THE HISTORY OF SOLID SHAMPOO
Since the dawn of time, shampoo has been part of our skincare rituals. After the advent of industrial liquid shampoo, we are now seeing a return of solid shampoo in our consumption habits. In this article, we reveal the origin of shampoo and its evolution through the centuries.
The origins of shampoo
The beginning of hair rituals can be traced back to ancient times when people started washing their hair. Women and men used clay, herbal decoctions or henna to cleanse their scalp.
In ancient Egypt, shampoo was then made from citric acid, soap and water. This was quite irritating for the eyes and for the skin!
In the Middle Ages, women wore their hair very long. To clean it, they used ointments made of animal fats and herbal infusions.
Then, at the end of the 16th century, the use of water was discouraged for washing because of the diseases it carried. Clay-based powders (the ancestor of dry shampoo!) were used to degrease the roots.
The modern shampoo as we know it today appeared in Brighton, England, in the mid-18th century.
The word "Shampoo" comes from shampoo, an English word dating back to 1762, which meant "to massage". The word itself is borrowed from the Anglo-Indian "shampoo", which in turn came from the Hindi " chāmpo ", the imperative of " chāmpnā ", which means "to oil, to massage the muscles" and also refers to a plant used to create fragrant oils for hair massage. At the time, this was a common practice among Hindu women to make their hair shine.
Sake Dean Mahomed initiated the term "shampoo" as we know it today. Born in Patna, India, he opened "Mahomed's Indian Steam Baths" in Brighton in 1814, a kind of Turkish bath where customers received therapeutic scalp massages with vegetable oils.
This technique became so popular that he was officially appointed Shampoo Surgeon to King George IV and his brother William IV. Over time, the meaning of the word "shampoo" evolved. From "massaging the scalp", it then meant "washing hair with soap".
English hairdressers used a paste made from soap flakes and plants in boiling water to clean and shine their clients' hair.
The industrialization of shampoo
The first to industrialize shampoo was Kasey Hebert, who called his product " Shaempoo ". He sold it directly on the street.
Then everything accelerates from 1903 when the German chemist and pharmacist Hans Schwarzkopf presents his first powder shampoo to be dissolved in water. Called "black head shampoo", it was a huge success and Hans Schwarzkopf gave up pharmacy to devote himself to the production of his shampoos. In 1927 he launched the first liquid shampoo on the European market, which was mainly distributed to hairdressers.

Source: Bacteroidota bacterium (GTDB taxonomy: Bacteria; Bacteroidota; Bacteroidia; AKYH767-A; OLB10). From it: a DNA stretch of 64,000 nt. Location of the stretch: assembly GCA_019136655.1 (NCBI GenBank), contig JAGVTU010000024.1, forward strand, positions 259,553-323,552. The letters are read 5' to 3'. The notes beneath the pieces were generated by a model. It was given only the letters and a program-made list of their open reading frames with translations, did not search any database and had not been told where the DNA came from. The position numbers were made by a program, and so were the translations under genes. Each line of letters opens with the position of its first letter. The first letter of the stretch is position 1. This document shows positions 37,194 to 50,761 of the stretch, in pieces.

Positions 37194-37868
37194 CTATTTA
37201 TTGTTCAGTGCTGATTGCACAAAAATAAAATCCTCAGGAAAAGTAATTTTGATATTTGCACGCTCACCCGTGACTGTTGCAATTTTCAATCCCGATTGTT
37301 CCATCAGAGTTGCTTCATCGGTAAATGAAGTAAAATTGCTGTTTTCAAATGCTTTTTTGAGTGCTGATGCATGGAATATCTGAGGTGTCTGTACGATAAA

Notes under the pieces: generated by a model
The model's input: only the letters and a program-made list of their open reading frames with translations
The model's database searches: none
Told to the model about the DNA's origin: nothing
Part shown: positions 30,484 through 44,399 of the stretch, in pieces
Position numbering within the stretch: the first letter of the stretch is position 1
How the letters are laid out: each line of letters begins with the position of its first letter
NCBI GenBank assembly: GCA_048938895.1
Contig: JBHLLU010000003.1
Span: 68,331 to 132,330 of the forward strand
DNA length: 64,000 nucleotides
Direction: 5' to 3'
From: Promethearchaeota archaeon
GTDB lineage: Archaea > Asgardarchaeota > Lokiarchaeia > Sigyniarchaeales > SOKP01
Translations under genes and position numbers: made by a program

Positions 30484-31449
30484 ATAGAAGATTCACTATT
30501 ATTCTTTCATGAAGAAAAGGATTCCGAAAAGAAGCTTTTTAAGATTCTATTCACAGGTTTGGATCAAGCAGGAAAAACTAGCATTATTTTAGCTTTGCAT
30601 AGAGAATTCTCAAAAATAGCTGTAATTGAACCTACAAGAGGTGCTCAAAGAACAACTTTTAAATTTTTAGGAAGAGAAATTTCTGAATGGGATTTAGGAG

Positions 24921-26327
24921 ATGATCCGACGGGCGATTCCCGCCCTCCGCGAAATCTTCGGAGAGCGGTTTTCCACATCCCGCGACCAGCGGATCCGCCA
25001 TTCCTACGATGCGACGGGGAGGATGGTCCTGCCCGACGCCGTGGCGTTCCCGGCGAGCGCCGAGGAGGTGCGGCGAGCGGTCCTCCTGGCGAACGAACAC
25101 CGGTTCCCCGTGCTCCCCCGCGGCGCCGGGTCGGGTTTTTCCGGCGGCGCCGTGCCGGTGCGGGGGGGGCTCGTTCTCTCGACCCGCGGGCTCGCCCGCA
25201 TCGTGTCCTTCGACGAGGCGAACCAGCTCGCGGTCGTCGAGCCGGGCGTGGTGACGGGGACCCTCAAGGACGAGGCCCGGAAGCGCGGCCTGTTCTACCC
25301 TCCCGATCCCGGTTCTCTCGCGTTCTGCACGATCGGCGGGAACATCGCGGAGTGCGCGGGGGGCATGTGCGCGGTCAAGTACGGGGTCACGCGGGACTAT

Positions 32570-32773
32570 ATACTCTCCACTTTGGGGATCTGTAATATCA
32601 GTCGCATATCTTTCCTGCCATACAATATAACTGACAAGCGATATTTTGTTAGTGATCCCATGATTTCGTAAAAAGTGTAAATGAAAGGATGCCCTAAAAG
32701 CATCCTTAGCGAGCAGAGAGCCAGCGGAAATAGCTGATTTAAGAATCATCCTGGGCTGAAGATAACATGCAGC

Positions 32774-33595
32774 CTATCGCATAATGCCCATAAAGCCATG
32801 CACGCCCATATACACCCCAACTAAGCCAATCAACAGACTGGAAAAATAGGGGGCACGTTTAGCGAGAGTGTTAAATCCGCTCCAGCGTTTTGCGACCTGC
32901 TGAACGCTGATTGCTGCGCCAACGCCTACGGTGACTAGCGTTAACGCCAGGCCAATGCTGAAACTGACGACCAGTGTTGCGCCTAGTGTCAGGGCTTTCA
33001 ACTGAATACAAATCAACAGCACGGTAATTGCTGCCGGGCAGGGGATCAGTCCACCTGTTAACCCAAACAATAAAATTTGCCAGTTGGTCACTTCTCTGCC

Back in France in 1931, Eugène Shueller, founder of L'Oréal, created the first shampoo based on synthetic detergent (syndet). Then 3 years later, L'Oréal decided to distribute the first modern consumer shampoo, the berlingot DOP, which became the first consumer shampoo.
After the release of this shampoo, numerous advertising campaigns were set up to develop the use of the shampoo on a daily basis (even intensively), which made it part of the daily care rituals.
Back to the roots
Since then, the daily shampoo ritual has begun to be rethought in order to return to more natural products that are respectful of the environment and the body.
New recipes for homemade shampoos based on natural powders such as clay are appearing, as well as the desire to let the scalp breathe by spacing out shampoos a few days apart to regain the "true" nature of the hair.
It is also the great return of the solid shampoo based on ingredients of natural origin and surfactants of vegetable origin (like the SCI we use, which is derived from coconut oil) gentle on our scalp but also more respectful of the planet because it is zero plastic.
So how about changing your skincare habits to get started?